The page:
A federal court ruled Thursday that President TrumpDonald TrumpTrump takes shot at new GOP candidate in Ohio over Cleveland nickname GOP political operatives indicted over illegal campaign contribution from Russian national in 2016 On The Money — Dems dare GOP to vote for shutdown, default MORE's order to exclude undocumented immigrants from census numbers for apportioning congressional districts is unlawful.
A unanimous three-judge panel for the U.S. District Court for the Southern District of New York said in its decision that Trump's executive memorandum violates the executive branch's "constitutional responsibility to count the whole number of persons in each State and to apportion members of the House of Representatives among the States according to their respective numbers."
"The merits of the parties’ dispute are not particularly close or complicated," the panel wrote in its 86-page unsigned opinion.
"The President is not free to substitute his own view of what is most 'consonant with the principles of representative democracy' for the view that Congress already chose," the panel added, quoting the president's memo.
The panel consisted of two judges appointed by Republican presidents and one by a Democrat.
A White House spokesman declined to comment. The Department of Justice did not immediately respond when asked for comment and the Department of Commerce declined to comment.
In a statement to The Hill, New York Attorney General Letitia James (D) noted the decision was a "major victory in the fight to protect the 2020 Decennial Census."
“President Trump’s repeated attempts to hinder, impair, and prejudice an accurate census and the subsequent apportionment have failed once again,” said James, according to the statement.
“The courts have ruled in our favor on every census matter in the last two years and continually rejected President Trump’s unlawful efforts to manipulate the census for political purposes."
The ruling prohibits the Department of Commerce from reporting any information regarding undocumented immigrants in its census count that could be used to implement the president's directive.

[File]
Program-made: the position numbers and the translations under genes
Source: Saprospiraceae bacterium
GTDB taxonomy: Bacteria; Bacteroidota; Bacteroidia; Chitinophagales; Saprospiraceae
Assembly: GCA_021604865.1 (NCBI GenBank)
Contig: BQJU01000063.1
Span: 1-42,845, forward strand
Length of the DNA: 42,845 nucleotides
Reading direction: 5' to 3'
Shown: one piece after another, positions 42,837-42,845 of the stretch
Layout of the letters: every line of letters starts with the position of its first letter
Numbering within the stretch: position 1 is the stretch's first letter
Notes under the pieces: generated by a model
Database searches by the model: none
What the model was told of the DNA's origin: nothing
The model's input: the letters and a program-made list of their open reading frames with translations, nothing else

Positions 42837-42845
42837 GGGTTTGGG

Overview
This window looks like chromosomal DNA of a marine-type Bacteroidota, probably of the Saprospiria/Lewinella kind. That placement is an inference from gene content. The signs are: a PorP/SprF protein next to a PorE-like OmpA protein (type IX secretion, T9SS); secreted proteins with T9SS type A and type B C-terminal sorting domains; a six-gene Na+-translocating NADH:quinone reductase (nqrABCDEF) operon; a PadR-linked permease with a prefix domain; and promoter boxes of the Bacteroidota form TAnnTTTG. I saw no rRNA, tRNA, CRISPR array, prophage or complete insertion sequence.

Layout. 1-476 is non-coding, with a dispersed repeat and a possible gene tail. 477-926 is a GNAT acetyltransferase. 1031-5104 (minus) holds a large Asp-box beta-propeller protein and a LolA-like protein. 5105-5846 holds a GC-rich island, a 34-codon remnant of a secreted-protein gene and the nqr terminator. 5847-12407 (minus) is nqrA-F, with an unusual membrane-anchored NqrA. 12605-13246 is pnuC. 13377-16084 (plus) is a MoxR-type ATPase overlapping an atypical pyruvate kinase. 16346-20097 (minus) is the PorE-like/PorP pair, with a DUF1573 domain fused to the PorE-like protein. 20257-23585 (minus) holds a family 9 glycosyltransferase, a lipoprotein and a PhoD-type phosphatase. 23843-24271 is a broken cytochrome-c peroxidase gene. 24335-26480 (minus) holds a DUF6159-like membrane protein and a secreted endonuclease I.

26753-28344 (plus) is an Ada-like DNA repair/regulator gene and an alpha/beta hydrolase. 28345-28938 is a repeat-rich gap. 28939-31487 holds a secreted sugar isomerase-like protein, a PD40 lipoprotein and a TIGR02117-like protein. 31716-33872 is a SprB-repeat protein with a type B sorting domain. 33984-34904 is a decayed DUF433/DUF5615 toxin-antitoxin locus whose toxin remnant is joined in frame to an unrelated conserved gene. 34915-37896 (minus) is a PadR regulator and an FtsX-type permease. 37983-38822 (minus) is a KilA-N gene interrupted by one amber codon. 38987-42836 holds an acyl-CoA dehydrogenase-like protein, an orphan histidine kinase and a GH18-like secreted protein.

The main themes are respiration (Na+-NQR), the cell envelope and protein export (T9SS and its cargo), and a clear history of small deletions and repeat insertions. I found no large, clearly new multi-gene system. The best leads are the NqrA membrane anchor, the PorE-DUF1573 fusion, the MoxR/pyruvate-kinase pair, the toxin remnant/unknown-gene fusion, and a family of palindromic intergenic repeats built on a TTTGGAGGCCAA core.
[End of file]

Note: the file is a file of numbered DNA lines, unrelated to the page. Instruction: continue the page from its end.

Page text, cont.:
But the judges said the agency should continue to study whether it would be feasible to calculate the number of undocumented immigrants in each state, in case the ruling is overturned on appeal.
The decision is another major court defeat for the White House, which has repeatedly attempted to weight the census with citizenship data.
Last year, the Supreme Court blocked the president's effort to add a citizenship question to the census, ruling that the administration's stated rationale for the move was "contrived."
Trump followed that up in July with his executive memo to the Commerce department directing it to exclude undocumented immigrants from each state's population when calculating the apportionment of congressional seats.
The move immediately prompted legal challenges from immigrant rights groups and several states, who argued that the memorandum plainly violated legal and constitutional requirements that apportionment be determined based on a state's whole population.
“This is a huge victory for voting rights and for immigrants' rights," Dale Ho, a lawyer with the American Civil Liberties Union representing the groups that brought one of the lawsuits, said in a statement. "President Trump has tried and failed yet again to weaponize the census against immigrant communities. The law is clear — every person counts in the census.”
In oral arguments before the panel last week, the three judges appeared skeptical of the administration's memo and at times even chastised the DOJ lawyer who argued on behalf of the government.
The court on Thursday declined to rule on the plaintiff's allegations that the memo was unconstitutional, saying it was unnecessary given that it plainly violated laws governing the administration of the census.
Updated 7:17 p.m.